As with other independent (or better said, “branded-as-independent”) movies mixing comedy and drama, “The Descendants” (2011) by Alexander Payne has left a bitter taste in my mouth.
Not that its main topic – the rougher-than-average midlife crisis of Hawaiian notable Matt King as his wife goes into a coma after a boating accident – affected me personally. More so, the human relationships the film intends to analyse just don’t feel believable. Based on my positive experiences of “About Schmidt” (2002) and “Sideways” (2004), I naively considered Alexander Payne’s main aptitude was in keeping the emotions and characters real, rather than, say, excelling in stunts, explosions and nonsensical plots as Hollywood mainstream does. But here it seems our director let himself lull by the exotic setting of Hawaii and its hypnotising yodelling and forgot his lead actor’s main talent – George Clooney – was for smiling and looking good. And spending almost two hours with just a smiley and good-looking actor can be prove rather boring – especially if the only action consists in watching over a detested mother and wife, plus a bit of Kuoni-style island hopping. Having escaped from the US mainland, you would have hoped that the Hawaiian autochthones might offer an alternative view on American society, away from the Californian or New York stereotypes we are regularly exposed to – but Matt’s daughters Alexandra and Scottie (Shailene Woodley and Amara Miller), the elder’s moronic boyfriend Sid (Nick Krause – apparently specialised in caveman roles) or Matt’s cousins and friends have nothing very fresh to offer, except perhaps their lovely tacky flower shirts.
As the plot unfolds and the skeletons find their way out of the closet, we understand the family had seen a crisis coming – and that Matt’s neglect and obsession with work may have caused more damage than he initially thought. But just as the story becomes actually interesting, when circumstances call for forgiveness and a spell of unrequited love, George Clooney struggles to convey any level of emotion. He’s so aloof and gobsmacked it’s actually surprising he has done so well as a lawyer. Then again we are in laid-back Hawaii. But don’t get me wrong, it’s perfectly common for someone to find it difficult to express his feeling in such a muddle, but George Clooney puts on his clueless stares and frowns so often and makes his wife seem like such a vain, uninteresting person that we end up feeling completely indifferent to the family’s distress. Add to this soppy scenes of feel-good family-time and the laboured softening of the daughters’ characters, Payne has evidently missed the mark. Where his previous features had found a real balance between miserable lead characters and comical supporting roles such a Kathy Bates in “About Schmidt” and Thomas Haden Church in “Sideways”, there is not much to bite on by way of comedy in the film aside from Sid’s ape-like stints and perhaps a couple of private detective-style scenes.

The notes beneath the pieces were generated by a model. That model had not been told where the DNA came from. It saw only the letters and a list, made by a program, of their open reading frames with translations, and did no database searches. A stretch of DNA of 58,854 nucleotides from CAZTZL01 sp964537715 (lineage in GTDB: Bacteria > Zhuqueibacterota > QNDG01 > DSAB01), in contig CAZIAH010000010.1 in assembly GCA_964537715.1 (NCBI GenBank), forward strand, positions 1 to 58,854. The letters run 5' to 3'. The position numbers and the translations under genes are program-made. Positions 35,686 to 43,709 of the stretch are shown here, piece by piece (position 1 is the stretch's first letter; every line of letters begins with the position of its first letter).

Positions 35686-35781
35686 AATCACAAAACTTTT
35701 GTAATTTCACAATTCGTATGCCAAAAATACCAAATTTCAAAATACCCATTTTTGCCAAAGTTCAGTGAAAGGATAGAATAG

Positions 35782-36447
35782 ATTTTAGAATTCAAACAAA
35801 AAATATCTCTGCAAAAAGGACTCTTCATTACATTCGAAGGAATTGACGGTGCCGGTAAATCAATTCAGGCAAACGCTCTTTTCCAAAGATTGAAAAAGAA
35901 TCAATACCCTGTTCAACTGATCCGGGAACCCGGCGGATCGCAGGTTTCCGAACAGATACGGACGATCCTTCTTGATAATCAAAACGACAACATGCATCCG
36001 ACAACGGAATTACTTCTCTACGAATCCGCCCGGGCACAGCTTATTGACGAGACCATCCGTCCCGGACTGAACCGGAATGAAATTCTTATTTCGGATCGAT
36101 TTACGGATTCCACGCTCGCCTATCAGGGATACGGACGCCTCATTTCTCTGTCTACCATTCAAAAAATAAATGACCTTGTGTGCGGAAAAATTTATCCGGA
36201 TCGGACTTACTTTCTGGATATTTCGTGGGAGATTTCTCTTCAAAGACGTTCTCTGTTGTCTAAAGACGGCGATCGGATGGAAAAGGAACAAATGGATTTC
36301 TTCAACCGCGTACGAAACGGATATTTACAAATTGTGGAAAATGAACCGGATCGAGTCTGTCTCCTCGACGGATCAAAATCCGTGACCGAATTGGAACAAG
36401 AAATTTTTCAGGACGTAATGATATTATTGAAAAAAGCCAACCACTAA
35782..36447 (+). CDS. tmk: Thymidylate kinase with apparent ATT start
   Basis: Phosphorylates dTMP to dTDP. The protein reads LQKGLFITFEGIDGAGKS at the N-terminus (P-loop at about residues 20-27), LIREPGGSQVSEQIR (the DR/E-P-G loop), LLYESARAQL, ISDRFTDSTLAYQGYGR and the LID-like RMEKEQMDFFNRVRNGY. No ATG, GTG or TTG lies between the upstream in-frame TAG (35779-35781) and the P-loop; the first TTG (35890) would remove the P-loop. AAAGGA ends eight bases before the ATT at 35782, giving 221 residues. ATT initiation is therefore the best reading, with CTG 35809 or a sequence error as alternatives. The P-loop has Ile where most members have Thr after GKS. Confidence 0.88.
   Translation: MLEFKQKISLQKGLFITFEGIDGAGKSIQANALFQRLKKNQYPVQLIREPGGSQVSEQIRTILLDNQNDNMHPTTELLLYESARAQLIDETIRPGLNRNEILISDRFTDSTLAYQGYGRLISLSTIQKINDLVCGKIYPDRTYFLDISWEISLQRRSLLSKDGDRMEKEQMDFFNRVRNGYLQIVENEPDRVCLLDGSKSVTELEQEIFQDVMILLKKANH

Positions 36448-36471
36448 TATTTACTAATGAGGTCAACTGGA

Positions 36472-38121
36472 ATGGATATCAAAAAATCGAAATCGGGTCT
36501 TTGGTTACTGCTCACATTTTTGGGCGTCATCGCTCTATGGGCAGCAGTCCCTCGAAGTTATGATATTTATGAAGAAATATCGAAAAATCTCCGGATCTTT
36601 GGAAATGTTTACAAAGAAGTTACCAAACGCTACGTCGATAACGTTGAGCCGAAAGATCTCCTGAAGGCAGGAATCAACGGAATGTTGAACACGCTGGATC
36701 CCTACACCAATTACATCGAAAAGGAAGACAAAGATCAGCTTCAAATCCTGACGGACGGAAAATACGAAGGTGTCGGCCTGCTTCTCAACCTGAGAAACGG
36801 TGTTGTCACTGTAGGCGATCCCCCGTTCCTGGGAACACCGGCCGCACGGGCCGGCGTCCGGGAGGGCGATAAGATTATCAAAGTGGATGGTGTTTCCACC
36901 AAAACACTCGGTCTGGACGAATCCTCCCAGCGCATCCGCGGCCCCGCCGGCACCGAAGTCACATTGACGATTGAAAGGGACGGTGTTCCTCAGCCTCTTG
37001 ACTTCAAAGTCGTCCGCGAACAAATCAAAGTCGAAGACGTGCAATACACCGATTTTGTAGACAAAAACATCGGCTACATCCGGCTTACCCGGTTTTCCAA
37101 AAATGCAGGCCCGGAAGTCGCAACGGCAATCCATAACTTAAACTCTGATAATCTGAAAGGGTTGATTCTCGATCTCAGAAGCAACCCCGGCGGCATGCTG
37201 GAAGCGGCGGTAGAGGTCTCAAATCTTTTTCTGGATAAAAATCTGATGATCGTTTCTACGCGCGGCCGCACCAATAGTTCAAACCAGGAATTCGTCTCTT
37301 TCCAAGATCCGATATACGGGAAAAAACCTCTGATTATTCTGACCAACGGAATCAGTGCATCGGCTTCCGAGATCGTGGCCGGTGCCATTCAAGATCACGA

“The Descendants” doesn’t only draw its title from the family issues raised above, but from a separate strand to the story (awkwardly connected to the first) where Matt must decide on the appropriate buyer for the huge piece of island he and his hoard of cousins have owned for ages, a rather extravagant inheritance from their Hawaiian colonist ancestors. And there crop up considerations about heritage and remembrance, which could have been potentially interesting had Payne not soaked it all in a lot of syrup, slow-paced folk music and an all-too foreseeable outcome to the multi-billion buyout meeting.
Fortunately Hawaii is a beautiful and bountiful place as one can imagine, so the disappointment of the film is slightly softened by its superb shots of lush vegetation and stunning beaches. For once Hawaii is not just pictured as a holiday destination but as a place where “real” people live – something I can perfectly grasp as an expatriate in Barcelona. But putting together a pretty animated catalogue saddled with a quaint voiceover doesn’t necessarily make a good film. If the viewer can’t give a damn about your characters then you’ve got something wrong and however slushy and colourful the packaging, it’s not going to work. For a successful mix of comedy and drama by the same director, “About Schmidt” (2002), with the inimitable and genuinely moving Jack Nicholson, is much more commendable.